With stars in his eyes flamenco guitar legend Paco de Lucía (1947-2014) looks down at us from an immense graffiti mural at Madrid metro station, made by street artists in 2015. Paco has been portrayed many times, but never with such vibrant colours and on such a grand scale.
Graffiti artists Rosh333 and Okuda together with artist Antonyo Maryest painted a 300 metre mural on the wall of metro station Paco de Lucía in Madrid for its opening in 2015. In the light of Paco de Lucía’s death in 2014, it seems a well earned homage for this guitarist virtuoso who revolutionised flamenco guitar playing and made it popular worldwide.
The graffiti artists combined the graphical, flowing style on the left by Rosh333 with the linear and crystallising style by Okuda. The artists depicted Paco de Lucía’s head and shoulders, copying a well-known photograph of the maestro who is concentrating on playing his guitar.
Paco de Lucía is depicted with stars in his eyes. No, not because he had starlike airs of course. I like to think it is because through Paco’s eyes we can see a whole other universe. Street artists Rosh and Okuda actually named the work of art Entre dos Universos (Between Two Universes). It is an allusion to Paco de Lucía’s major flamenco hit Entre dos Aguas (1973) and also refers to the unifying of their different artistic styles in one mural.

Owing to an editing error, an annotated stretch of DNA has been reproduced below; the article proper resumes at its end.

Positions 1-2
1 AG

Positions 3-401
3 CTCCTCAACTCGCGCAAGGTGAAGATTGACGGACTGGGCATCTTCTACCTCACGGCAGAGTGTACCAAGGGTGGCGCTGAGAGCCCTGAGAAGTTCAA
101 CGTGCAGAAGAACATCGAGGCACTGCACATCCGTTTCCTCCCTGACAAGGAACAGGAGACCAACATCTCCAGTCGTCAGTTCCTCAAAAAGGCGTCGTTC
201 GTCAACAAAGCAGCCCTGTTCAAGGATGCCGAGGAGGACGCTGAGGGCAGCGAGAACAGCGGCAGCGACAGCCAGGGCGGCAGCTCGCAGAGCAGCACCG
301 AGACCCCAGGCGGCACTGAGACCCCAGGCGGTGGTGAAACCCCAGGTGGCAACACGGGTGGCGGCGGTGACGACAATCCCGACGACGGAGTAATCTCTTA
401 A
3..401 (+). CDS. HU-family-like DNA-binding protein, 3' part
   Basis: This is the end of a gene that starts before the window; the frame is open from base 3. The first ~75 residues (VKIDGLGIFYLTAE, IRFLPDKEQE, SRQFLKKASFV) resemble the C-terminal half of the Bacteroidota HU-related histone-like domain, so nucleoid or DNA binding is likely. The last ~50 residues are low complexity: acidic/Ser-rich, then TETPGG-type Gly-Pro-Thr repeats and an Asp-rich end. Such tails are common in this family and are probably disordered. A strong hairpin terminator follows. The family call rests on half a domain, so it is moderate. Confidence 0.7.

The fact that a portrait of Paco de Lucia is granted such a big stage in Madrid shows how much he has become an icon in Spain, representing flamenco both in Spain and worldwide. Paco de Lucía worked with the likes of Chick Correa and guitar virtuosi John McLaughlin and Al di Meola. He often reached the top of the popular music charts in Spain and made it to the Royal Theatre of Madrid, something no other flamenco guitarist had accomplished until then. So a tribute to Paco de Lucía in Madrid is very much appropriate.
More flamenco street art
Spanish Graffiti that depicts flamenco is a fairly recent phenomenon which I am absolutely crazy about and that deserves more attention. It brings flamenco to the public and often pays tribute to flamenco on a large scale and in very creative ways. Hopefully flamenco artists and graffiti street artists will work together in the future. Imagine a live graffiti-flamenco performance on the street!
Check out the whole process of the making of the Paco de Lucía graffiti mural here.
Do you want to know more about flamenco and street art? Next week I will be writing about flamenco street art in Barcelona. So don’t forget to subscribe to Flamenco Artworks blog or Facebook to keep you notified about any new posts!